Against the backdrop of presidential restriction of interstate movements, the second important thing is for the government to ensure removal of all obstacles hindering the free and easy movement of goods especially agricultural and medical across borders. While the measure is commendable, it should be pointed out, however, that the enforcement of this policy is a major challenge for farmers, drivers and delivery agents working with e-Commerce companies.
From Ile Ife to Owena, Benin City to Ughelli, truck drivers and delivery agents on essential duties of transporting agricultural products to city centres such as Lagos and Abuja meet difficulties imposed by security agents enforcing the interstate restriction. Even within cities, last-mile delivery workers and those providing logistics and supply of essentials such as groceries, food items and products like electronics have it rough in the hands of security operatives. They are sometimes extorted, harassed, delayed or threatened with arrest if they fail to ‘cooperate.’
This ugly trend, if it is not checked fast by the government agencies, poses a major threat to meeting the critical logistics and supply of essentials such as agricultural produce at a peculiar time like this. It can also erode the gain of leveraging e-Commerce as the key driver of social distancing that has been proven to reduce the rate of transmission of coronavirus. It could also, in the long-term, rob Nigeria of the benefits of optimising the potential of e-commerce as a key driver of the digital economy, which is paramount to the Federal Government’s economic diversification policy.
On a final note, any act that could cause people to return to brick and mortar malls or stores would certainly erode the sacrifice of our frontline heroes and essential service providers such as doctors, nurses and other first responders, who are in the forefront of the fight against COVID-19 pandemic.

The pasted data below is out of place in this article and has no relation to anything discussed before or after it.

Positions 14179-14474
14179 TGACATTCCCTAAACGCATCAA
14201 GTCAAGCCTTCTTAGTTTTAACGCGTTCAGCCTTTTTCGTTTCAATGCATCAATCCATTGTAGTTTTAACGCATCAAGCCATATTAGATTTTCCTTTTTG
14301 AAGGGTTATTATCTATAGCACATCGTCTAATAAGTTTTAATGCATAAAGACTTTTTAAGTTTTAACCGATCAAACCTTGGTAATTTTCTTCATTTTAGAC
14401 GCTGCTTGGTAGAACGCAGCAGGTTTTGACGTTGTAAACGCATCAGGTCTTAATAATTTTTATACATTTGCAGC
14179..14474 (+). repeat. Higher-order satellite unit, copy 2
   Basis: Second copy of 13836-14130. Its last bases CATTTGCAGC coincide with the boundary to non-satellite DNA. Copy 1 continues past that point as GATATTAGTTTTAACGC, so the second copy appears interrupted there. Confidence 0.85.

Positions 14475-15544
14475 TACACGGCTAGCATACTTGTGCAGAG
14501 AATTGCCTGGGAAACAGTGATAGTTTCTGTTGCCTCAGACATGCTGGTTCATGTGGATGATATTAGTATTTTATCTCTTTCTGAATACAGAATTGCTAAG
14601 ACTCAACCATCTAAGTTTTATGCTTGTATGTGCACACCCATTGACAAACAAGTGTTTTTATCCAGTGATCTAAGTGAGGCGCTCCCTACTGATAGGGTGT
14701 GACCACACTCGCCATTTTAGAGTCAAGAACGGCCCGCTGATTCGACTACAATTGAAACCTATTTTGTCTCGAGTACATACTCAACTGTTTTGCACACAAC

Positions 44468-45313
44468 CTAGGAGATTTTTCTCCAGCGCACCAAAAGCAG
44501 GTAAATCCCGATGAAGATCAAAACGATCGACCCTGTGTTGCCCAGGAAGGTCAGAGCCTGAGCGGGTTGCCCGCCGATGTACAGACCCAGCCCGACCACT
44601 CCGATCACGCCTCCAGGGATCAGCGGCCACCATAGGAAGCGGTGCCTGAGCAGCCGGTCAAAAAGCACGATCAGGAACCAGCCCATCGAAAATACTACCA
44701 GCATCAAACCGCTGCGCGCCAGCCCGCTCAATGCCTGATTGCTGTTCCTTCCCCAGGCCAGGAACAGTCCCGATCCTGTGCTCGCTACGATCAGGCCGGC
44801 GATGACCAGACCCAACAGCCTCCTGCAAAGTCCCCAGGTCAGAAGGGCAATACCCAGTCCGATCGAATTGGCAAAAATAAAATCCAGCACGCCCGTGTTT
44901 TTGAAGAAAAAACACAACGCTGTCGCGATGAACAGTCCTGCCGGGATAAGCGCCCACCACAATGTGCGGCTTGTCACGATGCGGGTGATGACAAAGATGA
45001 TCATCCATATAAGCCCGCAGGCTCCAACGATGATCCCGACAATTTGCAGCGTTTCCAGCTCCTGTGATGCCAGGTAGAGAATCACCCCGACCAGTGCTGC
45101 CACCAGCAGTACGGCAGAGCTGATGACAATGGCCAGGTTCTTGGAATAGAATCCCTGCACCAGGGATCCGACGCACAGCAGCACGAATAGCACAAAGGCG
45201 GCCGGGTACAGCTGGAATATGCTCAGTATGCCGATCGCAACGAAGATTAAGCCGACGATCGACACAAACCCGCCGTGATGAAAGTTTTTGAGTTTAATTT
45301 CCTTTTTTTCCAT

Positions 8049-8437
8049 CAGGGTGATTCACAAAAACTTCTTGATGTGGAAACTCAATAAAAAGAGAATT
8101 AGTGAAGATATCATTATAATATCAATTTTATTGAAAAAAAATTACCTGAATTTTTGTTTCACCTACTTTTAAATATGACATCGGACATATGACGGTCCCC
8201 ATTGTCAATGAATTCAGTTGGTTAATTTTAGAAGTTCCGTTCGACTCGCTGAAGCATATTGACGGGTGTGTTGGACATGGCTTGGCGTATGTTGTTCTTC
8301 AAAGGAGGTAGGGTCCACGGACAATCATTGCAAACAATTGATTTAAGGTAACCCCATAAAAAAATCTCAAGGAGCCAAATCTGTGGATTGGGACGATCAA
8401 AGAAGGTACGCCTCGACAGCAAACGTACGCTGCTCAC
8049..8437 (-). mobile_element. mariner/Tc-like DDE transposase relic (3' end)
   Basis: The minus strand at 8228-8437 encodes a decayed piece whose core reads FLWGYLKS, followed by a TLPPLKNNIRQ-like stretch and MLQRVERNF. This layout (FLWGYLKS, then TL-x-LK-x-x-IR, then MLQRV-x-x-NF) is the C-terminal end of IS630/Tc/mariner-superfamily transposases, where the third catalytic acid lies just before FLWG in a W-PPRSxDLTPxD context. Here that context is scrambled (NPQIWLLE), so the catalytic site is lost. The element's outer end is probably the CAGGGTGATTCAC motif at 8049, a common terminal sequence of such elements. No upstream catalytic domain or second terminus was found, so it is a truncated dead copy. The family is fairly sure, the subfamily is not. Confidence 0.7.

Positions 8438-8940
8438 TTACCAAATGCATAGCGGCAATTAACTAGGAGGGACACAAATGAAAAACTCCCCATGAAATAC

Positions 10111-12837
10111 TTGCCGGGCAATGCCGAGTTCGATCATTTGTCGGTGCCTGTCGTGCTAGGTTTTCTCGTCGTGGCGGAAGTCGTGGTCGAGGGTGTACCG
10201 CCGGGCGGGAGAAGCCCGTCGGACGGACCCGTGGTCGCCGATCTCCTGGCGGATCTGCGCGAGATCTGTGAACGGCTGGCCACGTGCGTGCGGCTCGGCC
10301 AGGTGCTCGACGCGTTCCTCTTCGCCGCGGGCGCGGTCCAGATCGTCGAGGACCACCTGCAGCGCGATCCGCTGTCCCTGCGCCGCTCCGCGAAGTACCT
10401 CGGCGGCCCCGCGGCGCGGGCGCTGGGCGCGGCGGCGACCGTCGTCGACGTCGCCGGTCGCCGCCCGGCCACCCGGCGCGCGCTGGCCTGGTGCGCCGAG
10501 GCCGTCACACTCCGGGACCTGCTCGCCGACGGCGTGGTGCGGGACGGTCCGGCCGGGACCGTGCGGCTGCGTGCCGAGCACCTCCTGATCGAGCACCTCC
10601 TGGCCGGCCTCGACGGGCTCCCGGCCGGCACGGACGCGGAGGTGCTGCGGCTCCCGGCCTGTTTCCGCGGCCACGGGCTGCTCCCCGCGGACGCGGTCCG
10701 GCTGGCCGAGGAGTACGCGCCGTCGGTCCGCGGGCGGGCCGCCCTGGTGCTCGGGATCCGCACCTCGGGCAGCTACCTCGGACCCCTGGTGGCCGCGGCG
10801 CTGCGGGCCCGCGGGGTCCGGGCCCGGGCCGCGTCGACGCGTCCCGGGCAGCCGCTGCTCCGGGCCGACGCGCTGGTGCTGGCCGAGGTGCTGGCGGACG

As essential services providers and humanitarian workers, the daily commute of last-mile and logistics workers should be stress-free at this crucial time, and indeed, at other times. It is imperative, therefore, for the government to ensure adequate safety and protection of all workers in the logistics and last-mile value chain including drivers, delivery agents and riders working with e-Commerce operators such as Jumia and others.
With community transmission of COVID-19 escalating, unhindered access of Nigerians to the services of essential services providers like e-Commerce operators is more compelling as online shopping holds the ace to discourage human movement and bolster social distancing.
more recommended stories
In Keyamo, Nigerians Find Reason to Support Buhari
By Desmond Ike-Chima Last week at.
Maximising the Potentials of e-Commerce in Nigeria
By Emmanuel Nwachukwu The e-commerce revolution.
The Pandemics of the Prodigal Generation – 4IR Economy or Politics
By Oremade Oyedeji In an article.
Planning is More Important Than Prediction for Africa’s Property Sector Now
By Gerhard Zeelie An understandable response.
Christianity, Psychology, Space Science & Calm against World’s Problems
By Nneka Okumazie Another way to.
E-commerce’s Contribution to Nigeria Economy, the Challenges and Need for Government Intervention
By Ezedi Udom E-commerce platforms have.
ISOPADEC: NULGE, Opiah, Irona and Many Unanswered Questions
By Walter Duru, Ph.D Last week,.
Some Tools for the Job in Hand
By Gregory Kronsten The principal losers.